October 4, 2014

Receive a report about (banned) IP using newbrute

When you manage servers that are accessible from the web, you have to deal with bots (unfortunately). One of my OpenBSD server is regularly attacked, despite the strict and restrictive pf(4) config. I also tried to write a "paranoid" config for sshd(8). This combo seems to be kinda efficient for now.

Even if the dumb "dudes" are unable to log on, my logs are "spammed" by those unsuccessful attempts. Most of the time (around 90%), the attacks came from China. Nothing impressive indeed, because you probably knew that already. Sometimes, I needed to ban an entire subnet to prevent the brute force shot every 10 minutes, as I did with 222.186.58.0/24. The "smarter" ones try to connect one time per 15 minutes, the others are stupid enough to trigger the PF's wrath, in less than 10 seconds. Yep, you shouldn't mess with that guy.

Luckily, I'm MUCH more comfortable with it, compared to iptables nftables. The special table which includes all those banned addresses, is very generous. Usually, two or three IPs are added everyday (some days are more "productive" though). I don't want to miss the additions (for administration & entertainment), so I wrote a tiny script designed to send me a mail, when one or more addresses join the table. It's like a report.

But why a mail? OpenBSD includes a useful feature that warns you, when important security changes occur on the system (new file, permissions) via security(8). This is great to "follow" the machine. I wanted to have something in that vein.

set -e

PF_TABLENAME="bruteforce"
PF_TABLEFILE="/etc/${PF_TABLENAME}"

trap 'print "An error occured. Exiting." && exit 1' ERR
trap 'clean_oldtable' EXIT

function clean_oldtable {
	[[ -f /tmp/${PF_TABLENAME}_OLD ]] && rm "/tmp/${PF_TABLENAME}_OLD"
}

First of all, we use set -e. When an error happens ($? != 0), the script launches the ERR trap (here a message) and closes. There is a function named clean_oldtable which is designed to clean an existing file, in /tmp. It's called just before the script ends.

if [[ ! -r $PF_TABLEFILE ]]; then
	print -u2 "No existing table file found"
	exit 1
fi

clean_oldtable
cp "$PF_TABLEFILE" "/tmp/${PF_TABLENAME}_OLD"
pfctl -t "$PF_TABLENAME" -Tshow >"$PF_TABLEFILE"

One time per day, I save the black list to a file called /etc/bruteforce, using the command pfctl(8). I decided to do that in case the system is halted or restarted, I don't want to lose the "holy Grail". This file is required by the script and therefore it won't run without it. The next lines are obvious, the "previous" catalog is copied to /tmp (I like to work inside that directory) and then, pfctl(8) output is redirected to the specified file in /etc, as I said it earlier.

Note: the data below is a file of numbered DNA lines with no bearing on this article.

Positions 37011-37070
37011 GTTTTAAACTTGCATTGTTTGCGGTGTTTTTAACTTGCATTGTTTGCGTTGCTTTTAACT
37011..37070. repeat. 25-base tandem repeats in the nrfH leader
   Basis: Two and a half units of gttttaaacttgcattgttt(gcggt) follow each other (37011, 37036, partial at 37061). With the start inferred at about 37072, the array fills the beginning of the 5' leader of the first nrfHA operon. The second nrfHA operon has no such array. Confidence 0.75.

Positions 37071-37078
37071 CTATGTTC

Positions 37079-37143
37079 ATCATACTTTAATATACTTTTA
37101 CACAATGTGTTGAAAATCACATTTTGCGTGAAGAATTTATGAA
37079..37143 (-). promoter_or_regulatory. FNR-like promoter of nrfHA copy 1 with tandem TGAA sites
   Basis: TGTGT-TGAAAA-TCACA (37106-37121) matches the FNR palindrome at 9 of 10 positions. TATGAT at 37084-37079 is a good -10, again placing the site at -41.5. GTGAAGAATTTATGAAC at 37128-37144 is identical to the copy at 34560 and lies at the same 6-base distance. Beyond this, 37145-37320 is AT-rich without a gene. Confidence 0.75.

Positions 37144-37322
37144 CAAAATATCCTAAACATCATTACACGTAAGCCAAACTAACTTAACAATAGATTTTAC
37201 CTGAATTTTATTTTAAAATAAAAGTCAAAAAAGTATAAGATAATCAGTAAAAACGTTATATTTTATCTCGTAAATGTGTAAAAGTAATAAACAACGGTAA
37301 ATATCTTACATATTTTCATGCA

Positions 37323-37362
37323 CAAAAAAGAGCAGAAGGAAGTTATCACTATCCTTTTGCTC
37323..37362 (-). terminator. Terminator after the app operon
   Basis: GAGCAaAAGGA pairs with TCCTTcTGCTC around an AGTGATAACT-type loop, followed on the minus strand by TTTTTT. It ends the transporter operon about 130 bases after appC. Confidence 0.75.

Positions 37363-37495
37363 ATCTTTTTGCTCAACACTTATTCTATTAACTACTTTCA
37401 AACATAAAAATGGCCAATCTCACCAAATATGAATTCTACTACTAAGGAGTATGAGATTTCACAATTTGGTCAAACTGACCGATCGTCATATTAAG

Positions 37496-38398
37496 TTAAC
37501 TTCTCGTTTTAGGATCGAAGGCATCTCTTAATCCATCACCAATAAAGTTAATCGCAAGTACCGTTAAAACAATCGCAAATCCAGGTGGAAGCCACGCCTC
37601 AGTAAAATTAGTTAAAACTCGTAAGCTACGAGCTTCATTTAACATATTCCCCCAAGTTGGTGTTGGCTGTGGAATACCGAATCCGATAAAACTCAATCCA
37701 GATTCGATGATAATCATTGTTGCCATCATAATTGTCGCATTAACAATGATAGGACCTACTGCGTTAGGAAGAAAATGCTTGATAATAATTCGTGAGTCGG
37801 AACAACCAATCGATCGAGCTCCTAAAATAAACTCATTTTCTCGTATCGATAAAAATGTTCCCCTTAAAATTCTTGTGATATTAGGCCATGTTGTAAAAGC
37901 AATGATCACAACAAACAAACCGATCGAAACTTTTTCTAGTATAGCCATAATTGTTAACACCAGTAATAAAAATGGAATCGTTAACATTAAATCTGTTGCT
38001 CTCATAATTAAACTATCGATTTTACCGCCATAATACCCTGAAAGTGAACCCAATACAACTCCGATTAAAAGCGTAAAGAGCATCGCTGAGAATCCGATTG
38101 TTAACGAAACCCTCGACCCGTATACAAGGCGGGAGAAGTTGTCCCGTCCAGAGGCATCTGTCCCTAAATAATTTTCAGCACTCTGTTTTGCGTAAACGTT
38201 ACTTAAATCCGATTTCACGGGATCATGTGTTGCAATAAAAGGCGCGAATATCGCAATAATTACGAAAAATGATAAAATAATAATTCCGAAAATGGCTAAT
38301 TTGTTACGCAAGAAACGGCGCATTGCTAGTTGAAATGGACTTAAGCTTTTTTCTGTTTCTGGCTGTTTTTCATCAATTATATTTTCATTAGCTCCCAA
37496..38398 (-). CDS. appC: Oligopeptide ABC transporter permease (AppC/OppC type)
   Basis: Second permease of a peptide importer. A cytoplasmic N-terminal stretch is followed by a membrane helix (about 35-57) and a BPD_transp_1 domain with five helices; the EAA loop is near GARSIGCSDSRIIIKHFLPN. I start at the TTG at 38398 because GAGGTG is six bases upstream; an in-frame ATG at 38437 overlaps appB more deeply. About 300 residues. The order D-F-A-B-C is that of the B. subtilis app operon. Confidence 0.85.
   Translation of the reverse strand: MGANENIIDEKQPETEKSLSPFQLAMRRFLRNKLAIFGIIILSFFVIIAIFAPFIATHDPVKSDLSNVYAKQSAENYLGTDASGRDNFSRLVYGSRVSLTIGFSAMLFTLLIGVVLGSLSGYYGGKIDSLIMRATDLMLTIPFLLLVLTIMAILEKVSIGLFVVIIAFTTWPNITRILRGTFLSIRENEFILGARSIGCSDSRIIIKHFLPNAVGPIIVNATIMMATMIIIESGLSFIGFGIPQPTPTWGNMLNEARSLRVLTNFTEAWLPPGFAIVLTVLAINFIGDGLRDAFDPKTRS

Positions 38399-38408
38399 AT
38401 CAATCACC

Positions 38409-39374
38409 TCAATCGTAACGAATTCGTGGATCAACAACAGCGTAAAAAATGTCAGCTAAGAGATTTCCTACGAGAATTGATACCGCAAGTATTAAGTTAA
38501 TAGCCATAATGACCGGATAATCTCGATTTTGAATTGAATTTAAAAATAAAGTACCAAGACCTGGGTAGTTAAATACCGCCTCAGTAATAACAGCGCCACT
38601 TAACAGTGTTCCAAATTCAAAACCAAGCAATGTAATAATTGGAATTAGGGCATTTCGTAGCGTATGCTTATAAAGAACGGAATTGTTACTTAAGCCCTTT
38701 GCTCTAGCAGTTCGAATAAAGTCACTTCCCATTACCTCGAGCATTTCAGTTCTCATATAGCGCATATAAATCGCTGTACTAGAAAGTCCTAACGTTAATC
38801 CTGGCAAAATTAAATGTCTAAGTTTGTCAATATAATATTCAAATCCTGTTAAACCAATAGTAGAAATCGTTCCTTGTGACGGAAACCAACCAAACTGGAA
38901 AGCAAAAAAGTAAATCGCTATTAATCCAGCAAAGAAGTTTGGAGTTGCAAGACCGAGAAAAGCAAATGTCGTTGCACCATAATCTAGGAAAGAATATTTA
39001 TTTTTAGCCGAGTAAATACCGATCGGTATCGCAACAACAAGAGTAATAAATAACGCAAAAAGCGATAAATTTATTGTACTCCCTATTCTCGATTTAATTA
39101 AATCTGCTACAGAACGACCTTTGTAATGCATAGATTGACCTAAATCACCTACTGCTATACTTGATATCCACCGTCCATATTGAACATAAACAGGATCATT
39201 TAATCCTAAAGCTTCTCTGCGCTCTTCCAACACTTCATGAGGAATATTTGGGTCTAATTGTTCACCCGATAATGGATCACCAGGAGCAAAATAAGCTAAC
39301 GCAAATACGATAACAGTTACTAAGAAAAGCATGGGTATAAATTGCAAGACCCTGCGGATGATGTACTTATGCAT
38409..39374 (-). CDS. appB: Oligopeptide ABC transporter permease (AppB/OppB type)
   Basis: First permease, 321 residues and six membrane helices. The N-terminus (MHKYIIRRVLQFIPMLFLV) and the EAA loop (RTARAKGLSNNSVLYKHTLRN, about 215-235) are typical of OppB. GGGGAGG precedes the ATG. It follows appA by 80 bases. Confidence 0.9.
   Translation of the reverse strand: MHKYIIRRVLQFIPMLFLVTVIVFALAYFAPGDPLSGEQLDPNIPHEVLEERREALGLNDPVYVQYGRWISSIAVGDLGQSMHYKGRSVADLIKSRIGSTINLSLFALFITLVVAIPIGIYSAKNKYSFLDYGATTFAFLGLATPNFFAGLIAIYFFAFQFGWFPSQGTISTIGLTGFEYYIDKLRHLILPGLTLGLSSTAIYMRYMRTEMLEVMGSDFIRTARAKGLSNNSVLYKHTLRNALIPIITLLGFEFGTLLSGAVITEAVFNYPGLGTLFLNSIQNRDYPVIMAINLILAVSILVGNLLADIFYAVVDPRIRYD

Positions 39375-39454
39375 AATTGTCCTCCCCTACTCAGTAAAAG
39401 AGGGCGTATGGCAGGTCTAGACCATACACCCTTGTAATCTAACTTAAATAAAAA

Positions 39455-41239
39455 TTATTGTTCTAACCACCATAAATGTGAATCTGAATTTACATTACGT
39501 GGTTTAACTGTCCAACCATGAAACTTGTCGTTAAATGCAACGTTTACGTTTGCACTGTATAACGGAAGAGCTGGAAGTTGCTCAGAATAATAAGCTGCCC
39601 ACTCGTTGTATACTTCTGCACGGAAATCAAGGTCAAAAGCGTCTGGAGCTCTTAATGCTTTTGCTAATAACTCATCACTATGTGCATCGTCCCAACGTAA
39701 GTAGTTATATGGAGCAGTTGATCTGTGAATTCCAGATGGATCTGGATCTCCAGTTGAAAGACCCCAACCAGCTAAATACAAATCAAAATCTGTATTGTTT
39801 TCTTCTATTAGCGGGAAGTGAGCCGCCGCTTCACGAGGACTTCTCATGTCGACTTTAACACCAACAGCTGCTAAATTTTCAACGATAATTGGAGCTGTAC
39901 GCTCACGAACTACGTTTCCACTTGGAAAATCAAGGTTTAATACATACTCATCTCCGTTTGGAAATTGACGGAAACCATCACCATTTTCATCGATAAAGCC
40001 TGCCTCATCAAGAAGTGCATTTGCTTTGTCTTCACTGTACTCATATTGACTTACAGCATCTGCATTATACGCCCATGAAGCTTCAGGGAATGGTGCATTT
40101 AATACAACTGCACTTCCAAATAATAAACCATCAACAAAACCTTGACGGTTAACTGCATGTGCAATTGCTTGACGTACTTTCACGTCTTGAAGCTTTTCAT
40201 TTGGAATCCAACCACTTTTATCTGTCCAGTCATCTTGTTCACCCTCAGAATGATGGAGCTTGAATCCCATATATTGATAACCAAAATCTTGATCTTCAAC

if ! diff -q "/tmp/${PF_TABLENAME}_OLD" "$PF_TABLEFILE" >/dev/null 2>&1; then
	PF_TABLEDIFF="$(diff -u "/tmp/${PF_TABLENAME}_OLD" "$PF_TABLEFILE" \
		| awk '/^\+/&&!/\+\+\+/{gsub(/\+/,"");print}')"

	print "The following address(es) was/were added to the $PF_TABLENAME table:\n\n$PF_TABLEDIFF" \
		| mail -s "New IP address(es) summary" root
else
	print "No IP added in the $PF_TABLENAME table"
fi

Maybe you're a regular reader (it would mean we are three or four)... If so, you know I like to "work" with awk(1) and diff(1). The pure efficiency. I'm used to unified format, that's why I chose -u option. The awk(1) regex is quite simple: we match the lines starting with + symbol and we do not "record" the +++ /etc/foo summary, from the header. + needs to be escaped by \ considering it refers to a metacharacter (from what I know, OpenBSD has nawk). gsub is included to erase the leading "plus" sign.

I could achieve the same result with the lovely while IFS=$'\n' read and save one process, but many people would have probably warned me that I SHOULD try awk(1). And I didn't want to introduce any error. Assuming the diff(1) exit status is not equal to zero, a mail is sent. If not, a message is displayed. It gives me visibility when I run it manually. newbrute is executed through /etc/daily.local.

The next day when you login, you will have to verify your email(s). Drink a beer per IP (but don't get drunk). An email has the following form:

Date: Fri, 3 Oct 2014 01:30:02 +0200 (CEST)
From: Charlie Root <root@foo.domain>
Message-Id: <201410022330.s92NU27k015450@foo.domain>
To: root@foo.domain
Subject: New IP address(es) summary

The following address(es) was/were added to the bruteforce table:

8.8.8.8
54.200.180.162
66.5.48.24
140.45.8.23

Oh by the way, I forgot to put the link. Perhaps you will read it...

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